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Meek Mill – Dreams Worth More Than Money

on July 03, 2015, 12:01am
B
Release Date
June 29, 2015
Label
MMG/Atlantic
Formats
digital, cd
Buy it on amazon

Meek Mill has found success with enough silky, R&B-influenced songs that there’s demand for more, but there’s nothing like hearing the gloriously hard-nosed Philly rapper rip a beat to shreds. This is something he does often. On the long road to Dreams Worth More Than Money, his second album, the most thorough reminder of his skill was “Dreams and Nightmares”, the two-part intro and title track off his 2012 debut. That song alone would’ve been reason to follow Meek for years to come — that is, if similar jolts weren’t everywhere else in his catalog. Songs like “Ima Boss”, “Flexing”, and “Lil Nigga Snupe”, among many more, show a rapper possessed by a barreling energy that few others (maybe just Boosie Badazz and Kevin Gates) are currently harnessing.

That energy is a big reason why eyes stayed on Meek’s career even when it wasn’t possible to see him. Conversation about Dreams Worth More Than Money started getting loud last summer, and its delayed released can be blamed on the fact that Meek then went to prison for a few months. But the way fans celebrated his eventual freedom, combined with the public learning about his (still ongoing) romance with Nicki Minaj, catapulted Meek to superstardom for the time being. With DWMTM, he shows he’s made obvious strides as a creative since Dreams and Nightmares dropped three years ago. He applies his rabid bark to a wide, kinetic range of beats, and his verses indicate that he’s never had so much at stake on a personal level. There’s more urgency in both his bravado and his reflection.

Thanks to that bravado, the album can be described in one word: exciting. DWMTM opens with the one-two punch of “Lord Knows” and “Classic”, which are jarring in very different but equally impressive ways: The first samples Mozart’s “Lacrimosa” movement and explodes with dramatic flashes, while the second, filled with sparkling piano melodies and chunky drums, finds Meek trying his hand at a “classic” hip-hop sound convincingly enough that you believe he’d be a star in any era. Next, the hypnotic “Jump Out the Face” works despite (or maybe because of) the contrast between Future’s woozy “I just took a Perc” hook and his and Meek’s hard-charging verses. Not even that collaboration, though, sent shockwaves through the internet like “R.I.C.O.”, a skeletal, slinky thump with one of Drake’s slickest guest appearances in recent memory (“I’m the king of pop, I’m building Never-Neverland”).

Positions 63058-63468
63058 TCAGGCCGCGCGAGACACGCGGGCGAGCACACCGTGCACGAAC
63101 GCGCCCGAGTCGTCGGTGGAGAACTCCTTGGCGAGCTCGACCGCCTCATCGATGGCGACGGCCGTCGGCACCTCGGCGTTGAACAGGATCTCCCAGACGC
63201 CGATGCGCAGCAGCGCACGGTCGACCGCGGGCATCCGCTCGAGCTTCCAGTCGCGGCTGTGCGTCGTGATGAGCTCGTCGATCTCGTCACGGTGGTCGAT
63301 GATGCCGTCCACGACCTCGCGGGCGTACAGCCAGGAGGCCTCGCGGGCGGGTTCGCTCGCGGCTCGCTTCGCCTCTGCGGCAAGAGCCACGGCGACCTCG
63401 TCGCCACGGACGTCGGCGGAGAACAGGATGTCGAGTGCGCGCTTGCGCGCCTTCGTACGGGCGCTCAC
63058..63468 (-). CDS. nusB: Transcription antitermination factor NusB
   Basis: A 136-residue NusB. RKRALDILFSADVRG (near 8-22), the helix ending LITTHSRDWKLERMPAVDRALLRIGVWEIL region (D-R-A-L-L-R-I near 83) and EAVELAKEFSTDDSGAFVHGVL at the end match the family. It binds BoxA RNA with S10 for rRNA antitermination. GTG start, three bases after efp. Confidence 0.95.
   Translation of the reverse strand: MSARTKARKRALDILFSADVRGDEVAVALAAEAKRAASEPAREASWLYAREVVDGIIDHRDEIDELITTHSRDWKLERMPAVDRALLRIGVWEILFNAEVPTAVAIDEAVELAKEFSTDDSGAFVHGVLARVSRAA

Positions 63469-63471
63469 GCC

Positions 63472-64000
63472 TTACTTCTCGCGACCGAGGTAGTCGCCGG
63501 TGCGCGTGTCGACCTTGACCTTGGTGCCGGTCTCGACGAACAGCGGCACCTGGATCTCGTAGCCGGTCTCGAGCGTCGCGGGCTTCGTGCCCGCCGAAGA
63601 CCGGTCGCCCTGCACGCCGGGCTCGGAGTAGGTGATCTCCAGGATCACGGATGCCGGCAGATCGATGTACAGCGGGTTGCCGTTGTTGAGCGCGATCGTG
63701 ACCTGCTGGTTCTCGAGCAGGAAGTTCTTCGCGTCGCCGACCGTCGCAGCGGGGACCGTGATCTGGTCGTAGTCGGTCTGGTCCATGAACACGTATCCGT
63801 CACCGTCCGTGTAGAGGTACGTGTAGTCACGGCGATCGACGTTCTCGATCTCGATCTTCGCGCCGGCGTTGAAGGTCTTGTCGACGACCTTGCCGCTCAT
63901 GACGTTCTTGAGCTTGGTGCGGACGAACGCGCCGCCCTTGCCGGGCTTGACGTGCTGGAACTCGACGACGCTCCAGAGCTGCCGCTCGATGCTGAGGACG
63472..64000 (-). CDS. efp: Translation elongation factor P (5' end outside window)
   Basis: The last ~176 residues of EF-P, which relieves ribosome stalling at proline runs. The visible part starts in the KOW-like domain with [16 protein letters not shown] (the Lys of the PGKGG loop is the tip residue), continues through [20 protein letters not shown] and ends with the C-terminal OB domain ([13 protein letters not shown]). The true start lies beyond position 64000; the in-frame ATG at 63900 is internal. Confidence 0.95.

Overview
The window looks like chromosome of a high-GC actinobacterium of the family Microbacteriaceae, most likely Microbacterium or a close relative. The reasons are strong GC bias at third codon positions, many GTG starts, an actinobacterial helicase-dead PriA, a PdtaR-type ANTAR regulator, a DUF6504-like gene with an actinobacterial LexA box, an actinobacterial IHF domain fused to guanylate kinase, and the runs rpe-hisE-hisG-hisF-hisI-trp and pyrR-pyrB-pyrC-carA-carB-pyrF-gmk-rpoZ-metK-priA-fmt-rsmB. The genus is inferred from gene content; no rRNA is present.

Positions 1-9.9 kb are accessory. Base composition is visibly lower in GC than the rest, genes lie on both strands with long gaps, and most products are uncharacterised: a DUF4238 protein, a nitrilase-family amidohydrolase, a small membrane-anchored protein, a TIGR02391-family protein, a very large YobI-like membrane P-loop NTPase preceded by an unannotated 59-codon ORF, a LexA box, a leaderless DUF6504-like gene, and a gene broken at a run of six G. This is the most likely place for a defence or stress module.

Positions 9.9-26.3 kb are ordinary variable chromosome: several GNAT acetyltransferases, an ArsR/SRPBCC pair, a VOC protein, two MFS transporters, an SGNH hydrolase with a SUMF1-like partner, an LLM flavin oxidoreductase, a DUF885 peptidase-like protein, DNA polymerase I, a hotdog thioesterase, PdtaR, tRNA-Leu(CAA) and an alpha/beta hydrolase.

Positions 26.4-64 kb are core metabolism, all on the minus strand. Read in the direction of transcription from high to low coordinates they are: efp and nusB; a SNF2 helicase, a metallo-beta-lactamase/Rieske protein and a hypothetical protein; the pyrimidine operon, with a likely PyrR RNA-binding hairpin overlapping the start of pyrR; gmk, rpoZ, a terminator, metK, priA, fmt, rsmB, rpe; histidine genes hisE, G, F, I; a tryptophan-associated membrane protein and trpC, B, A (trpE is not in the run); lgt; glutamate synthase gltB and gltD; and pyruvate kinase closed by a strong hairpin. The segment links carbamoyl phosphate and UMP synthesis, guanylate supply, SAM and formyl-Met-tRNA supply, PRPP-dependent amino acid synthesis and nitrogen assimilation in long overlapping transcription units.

All of that happens over the course of the album’s first six songs, and there are more head-rushes to be had later, like the solo judder “Check” and the Rick Ross-assisted wallop “Been That”. But while much of this album’s strength comes from Meek’s impenetrable flows and the grandiose instrumentals, it’s not like he doesn’t have things to say. His language tends to be cold and direct, but there’s wisdom in his grit. From inside prison walls, Meek struggles with the consequences of his mistakes on the 2Pac-referencing “Ambitionz”, like “doing your pushups right on the floor where you piss.” There’s evocative braggadocio all over the album (“Sitting in the foreign, leather softer than a dinner roll”), but Meek isn’t faking when he decides to weigh in on something more dire.

Sometimes Meek backs away from street rap stylings in favor of euphoric pop and R&B. The Biggie-quoting “All Eyes on You”, featuring a charming Nicki Minaj and Chris Brown at his catchiest, is an inevitable hit, potentially the biggest of Meek’s career. The Weeknd-featuring “Pullin Up” and the other Minaj cameo, “Bad for You”, are similar detours away from the album’s usual steeliness, with Meek’s soft(ish) side peeking through. Those songs, however, don’t disrupt things more than they have to; in fact, Meek sounds comfortable on them. Really, DWMTM only gets sluggish at the very end with the overlong closing track “Cold Heart” (which should still be commended for Meek’s focused lyricism).

There are plenty of people who’d argue that Meek should be bigger than the man who brought him aboard to MMG, Rick Ross, whose bosshood has always been loathed by some. Following Ross’ underselling Hood Billionaire and Wale’s divisive The Album About Nothing, DWMTM feels like a reminder of MMG’s place as a rap powerhouse. Then again, Meek has more than earned a spotlight to himself, and here, he never sounds like he needs his famous friends. He’s always been a reliably ferocious street rapper. DWMTM establishes him as that and something else: an artist with the ambition to go big and the finesse to stick his landing.

Essential Tracks: “R.I.C.O.”, “Ambitionz”, and “Check”

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